Hello. My house is full of the Rosetta’s door and window trim. A man from a construction firm wanted them and was going to make me new ones. Should I keep the original ones or let him have them? Are these worth anything?
That was a very nice article and fine work.
On a recent rehabilitation of a late 19th century Victorian we created a new opening between two rooms and wanted to match the rosettes elsewhere in the house. However, there were no spare rosettes to template off of. They were all installed, coated in paint and nailed in place. We didn’t want to remove one and create more work by damaging a plaster wall or create a mould for a casting which would have made a huge mess.
We decided on taking a picture of one and using that to create an image that we could use with a 3-D printer. After a few test runs the printer was able to print the rosettes we needed. What really blew me away is that the “printed” rosette actually included the effects of the accumulated paint from the original so the printed rosettes do not look out of place in the same room as originals. They definitely don’t smell or feel like poplar, but they looked good.
To my mind, there is no alternative to the real thing and there are obvious limitations to this approach. They can only be painted for one, access to a 3-D printer and someone who knows how to use it for another. But in this instance the budget would not have allowed another approach and the final cost for the 5 we purchased (4 for the opening plus a spare) was quite affordable.
I’ve included an image of the final “print”.
I’d really appreciate it if you’d shoot photos of the both the existing jobsite and rosettes, and photos of the new rosettes and describe the 3d printer experience: who you used, how much it cost, how long it took, etc. I’d love to publish an article on that. Other people have told me about it and promised to write an article, but no one has!!! And it’s a perfect subject for a story.
Back in 1980, one of my first reno jobs required me to duplicate a couple of elaborate exterior window head pieces which had oddball rosettes at the corners. It was way over my head (but so was every other aspect of the business – so blast ahead…). I didn’t own a lathe or a drill press at the time- but I did have a radial arm saw and a chuck I could mount on the end of the motor. So after a week of head-scratching and consulting with every old-timer I knew… I wound up cobbling together a jig that would hold a square block on various sized plywood circles which rode against square stops sort of like the “spiro-graph” toy that was popular in the ’60s. For a cutter- used a bearing-less corner-round bit I had kicking around – puny 1/4″ shank and just HSS – no carbides. The bit came to a point where the bearing would have been (kind of like a modern CNC or sign-carving bit). By mounting the block perfectly dead-center on a plywood circle, and then positioning the stops slightly off-center of the cutter -it did successfully cut rings. The tough part was the center “bump” – to get a 3/8″ button the offset had to be 3/16″, and you had to make it all the way around without the bump breaking off. Since the saw motor only turned at 3450 and was not very accurate or solid, the bit was cheap and not very precise either -it didn’t take much to ruin a blank. Plus it took two set-ups for each “ring” in the rosette, lots of chances for disaster. I probably wasted a garbage can full of blanks (and a full day) to get a few good ones. But – despite being crude – I did (finally) get the job done! BTW – I also used the radial arm saw to cut the plywood circles, but at that point it never occurred to me to use a straight bit in the chuck – instead I spun a plywood square screwed to the table against the spinning blade – lowered slightly each time around. Gotta love radial arm saws – we had some exciting shop kick-backs from that tool.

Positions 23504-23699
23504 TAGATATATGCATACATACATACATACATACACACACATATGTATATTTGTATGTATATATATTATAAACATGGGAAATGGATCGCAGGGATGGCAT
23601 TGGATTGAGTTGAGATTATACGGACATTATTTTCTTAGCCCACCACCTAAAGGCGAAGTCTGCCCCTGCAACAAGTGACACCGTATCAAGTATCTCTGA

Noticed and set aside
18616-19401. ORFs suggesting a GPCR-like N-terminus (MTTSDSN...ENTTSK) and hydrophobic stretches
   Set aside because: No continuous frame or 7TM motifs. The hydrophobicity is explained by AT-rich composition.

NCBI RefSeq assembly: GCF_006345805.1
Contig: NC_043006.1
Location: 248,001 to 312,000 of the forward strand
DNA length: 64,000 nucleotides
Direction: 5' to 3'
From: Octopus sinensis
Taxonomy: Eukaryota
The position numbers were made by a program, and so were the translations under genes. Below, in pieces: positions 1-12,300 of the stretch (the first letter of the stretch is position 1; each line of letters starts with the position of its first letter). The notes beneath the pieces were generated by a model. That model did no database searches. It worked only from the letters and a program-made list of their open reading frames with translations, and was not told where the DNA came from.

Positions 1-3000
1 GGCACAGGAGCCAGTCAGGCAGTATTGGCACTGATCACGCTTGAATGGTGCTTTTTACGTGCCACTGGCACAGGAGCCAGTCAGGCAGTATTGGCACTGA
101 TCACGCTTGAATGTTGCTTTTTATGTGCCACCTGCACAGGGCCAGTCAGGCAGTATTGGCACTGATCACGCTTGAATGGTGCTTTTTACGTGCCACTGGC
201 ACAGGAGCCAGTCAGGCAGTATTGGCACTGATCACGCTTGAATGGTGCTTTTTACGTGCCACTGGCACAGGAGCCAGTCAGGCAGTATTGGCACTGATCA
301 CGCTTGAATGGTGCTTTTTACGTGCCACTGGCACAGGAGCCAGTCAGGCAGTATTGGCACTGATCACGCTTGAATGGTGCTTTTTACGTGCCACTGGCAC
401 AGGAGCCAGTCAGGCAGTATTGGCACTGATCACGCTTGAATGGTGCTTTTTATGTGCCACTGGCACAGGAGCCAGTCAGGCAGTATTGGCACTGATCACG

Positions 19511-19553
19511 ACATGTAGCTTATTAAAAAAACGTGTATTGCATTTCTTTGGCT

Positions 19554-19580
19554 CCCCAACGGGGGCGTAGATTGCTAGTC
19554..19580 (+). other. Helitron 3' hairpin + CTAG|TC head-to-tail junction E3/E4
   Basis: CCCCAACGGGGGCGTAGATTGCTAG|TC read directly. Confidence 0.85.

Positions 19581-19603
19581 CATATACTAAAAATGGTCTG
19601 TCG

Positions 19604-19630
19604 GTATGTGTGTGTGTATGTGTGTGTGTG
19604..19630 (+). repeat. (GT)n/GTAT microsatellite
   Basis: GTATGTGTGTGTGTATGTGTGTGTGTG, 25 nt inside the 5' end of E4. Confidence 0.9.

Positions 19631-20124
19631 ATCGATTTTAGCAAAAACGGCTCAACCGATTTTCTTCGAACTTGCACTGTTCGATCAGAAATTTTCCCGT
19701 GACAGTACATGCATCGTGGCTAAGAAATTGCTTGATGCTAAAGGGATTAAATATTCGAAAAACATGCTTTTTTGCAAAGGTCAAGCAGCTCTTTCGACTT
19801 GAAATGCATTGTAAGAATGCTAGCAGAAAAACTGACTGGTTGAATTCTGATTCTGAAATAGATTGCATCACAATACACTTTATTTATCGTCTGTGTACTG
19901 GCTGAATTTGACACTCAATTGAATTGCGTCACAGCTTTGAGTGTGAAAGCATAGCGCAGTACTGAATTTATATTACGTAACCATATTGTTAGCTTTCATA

As a hand wood turner I can tell you that rosettes which appear in longer boards as base/relief elements, were usually inset into round, routed holes (as no one likes to stand directly in front of a whirling propeller-board.)
Hi there. I’m looking for someone to fabricate bulleye very similar to the one’s above painted white, next to the caption – This is the installation of the above bullseye.” I need 16 of them. Would you be interested in doing this work, or do you have someone you could recommend.